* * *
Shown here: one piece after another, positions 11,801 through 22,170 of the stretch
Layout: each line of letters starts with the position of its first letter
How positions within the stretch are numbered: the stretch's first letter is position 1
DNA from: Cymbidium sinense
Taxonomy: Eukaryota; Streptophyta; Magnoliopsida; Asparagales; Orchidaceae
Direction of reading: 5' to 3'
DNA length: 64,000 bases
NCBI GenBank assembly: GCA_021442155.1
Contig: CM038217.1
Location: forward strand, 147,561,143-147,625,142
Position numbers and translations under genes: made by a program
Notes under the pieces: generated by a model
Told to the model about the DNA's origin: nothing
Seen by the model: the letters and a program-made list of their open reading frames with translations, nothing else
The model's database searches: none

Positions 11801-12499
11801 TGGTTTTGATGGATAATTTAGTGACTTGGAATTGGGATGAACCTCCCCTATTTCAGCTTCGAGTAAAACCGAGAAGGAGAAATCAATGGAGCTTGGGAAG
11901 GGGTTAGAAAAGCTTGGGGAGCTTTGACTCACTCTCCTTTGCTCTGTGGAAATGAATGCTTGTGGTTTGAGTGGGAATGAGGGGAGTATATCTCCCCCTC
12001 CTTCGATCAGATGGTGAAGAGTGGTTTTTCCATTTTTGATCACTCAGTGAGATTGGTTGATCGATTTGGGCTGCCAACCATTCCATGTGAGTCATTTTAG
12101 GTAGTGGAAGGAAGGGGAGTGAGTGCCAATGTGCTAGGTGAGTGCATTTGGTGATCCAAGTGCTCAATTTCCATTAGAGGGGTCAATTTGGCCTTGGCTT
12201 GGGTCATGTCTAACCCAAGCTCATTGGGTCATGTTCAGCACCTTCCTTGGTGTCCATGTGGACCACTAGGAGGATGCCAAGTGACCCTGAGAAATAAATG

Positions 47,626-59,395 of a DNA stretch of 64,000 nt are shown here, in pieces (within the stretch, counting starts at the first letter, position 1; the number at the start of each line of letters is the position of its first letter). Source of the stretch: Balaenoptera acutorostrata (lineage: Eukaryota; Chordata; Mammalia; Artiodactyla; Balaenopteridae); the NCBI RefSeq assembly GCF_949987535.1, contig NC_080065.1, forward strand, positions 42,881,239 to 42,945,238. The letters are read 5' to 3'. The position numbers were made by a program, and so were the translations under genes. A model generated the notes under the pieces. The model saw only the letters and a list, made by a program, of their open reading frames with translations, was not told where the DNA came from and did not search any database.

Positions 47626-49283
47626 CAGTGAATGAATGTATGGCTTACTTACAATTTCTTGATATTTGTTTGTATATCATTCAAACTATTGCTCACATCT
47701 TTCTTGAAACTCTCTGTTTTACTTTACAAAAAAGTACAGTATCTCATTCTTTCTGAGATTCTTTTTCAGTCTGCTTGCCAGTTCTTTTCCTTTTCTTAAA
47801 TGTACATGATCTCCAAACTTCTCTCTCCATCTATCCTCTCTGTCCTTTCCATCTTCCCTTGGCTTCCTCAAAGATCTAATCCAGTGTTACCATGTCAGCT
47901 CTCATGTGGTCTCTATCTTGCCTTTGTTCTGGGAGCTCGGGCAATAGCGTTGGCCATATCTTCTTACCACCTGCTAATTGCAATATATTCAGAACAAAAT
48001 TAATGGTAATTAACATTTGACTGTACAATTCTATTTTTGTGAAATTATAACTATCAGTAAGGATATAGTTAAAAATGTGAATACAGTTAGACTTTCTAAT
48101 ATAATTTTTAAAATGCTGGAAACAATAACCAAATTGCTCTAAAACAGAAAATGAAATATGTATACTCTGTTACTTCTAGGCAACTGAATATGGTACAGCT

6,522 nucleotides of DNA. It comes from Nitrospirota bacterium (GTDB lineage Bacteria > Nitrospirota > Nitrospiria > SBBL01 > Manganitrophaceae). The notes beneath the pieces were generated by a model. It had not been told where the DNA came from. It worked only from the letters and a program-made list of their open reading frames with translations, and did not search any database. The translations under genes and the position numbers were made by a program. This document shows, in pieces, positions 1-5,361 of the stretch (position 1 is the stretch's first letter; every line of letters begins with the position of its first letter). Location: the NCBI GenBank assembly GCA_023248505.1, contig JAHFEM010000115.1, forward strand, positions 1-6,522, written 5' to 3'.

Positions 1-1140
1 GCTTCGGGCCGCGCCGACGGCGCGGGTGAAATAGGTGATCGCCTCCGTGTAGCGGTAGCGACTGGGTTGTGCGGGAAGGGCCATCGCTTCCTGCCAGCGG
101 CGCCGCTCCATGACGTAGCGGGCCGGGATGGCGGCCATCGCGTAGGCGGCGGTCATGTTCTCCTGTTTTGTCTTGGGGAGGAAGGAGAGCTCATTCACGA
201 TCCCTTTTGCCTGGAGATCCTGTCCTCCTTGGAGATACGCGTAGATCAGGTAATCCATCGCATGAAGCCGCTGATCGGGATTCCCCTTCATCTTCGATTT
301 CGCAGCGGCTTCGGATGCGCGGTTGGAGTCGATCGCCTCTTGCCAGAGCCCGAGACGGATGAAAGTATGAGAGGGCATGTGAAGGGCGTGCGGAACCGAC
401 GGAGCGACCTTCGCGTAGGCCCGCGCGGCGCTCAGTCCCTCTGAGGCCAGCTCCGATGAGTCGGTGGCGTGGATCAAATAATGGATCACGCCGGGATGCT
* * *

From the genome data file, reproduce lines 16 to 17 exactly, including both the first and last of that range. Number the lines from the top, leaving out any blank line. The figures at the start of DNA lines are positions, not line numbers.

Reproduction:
Positions 11801-12499
11801 TGGTTTTGATGGATAATTTAGTGACTTGGAATTGGGATGAACCTCCCCTATTTCAGCTTCGAGTAAAACCGAGAAGGAGAAATCAATGGAGCTTGGGAAG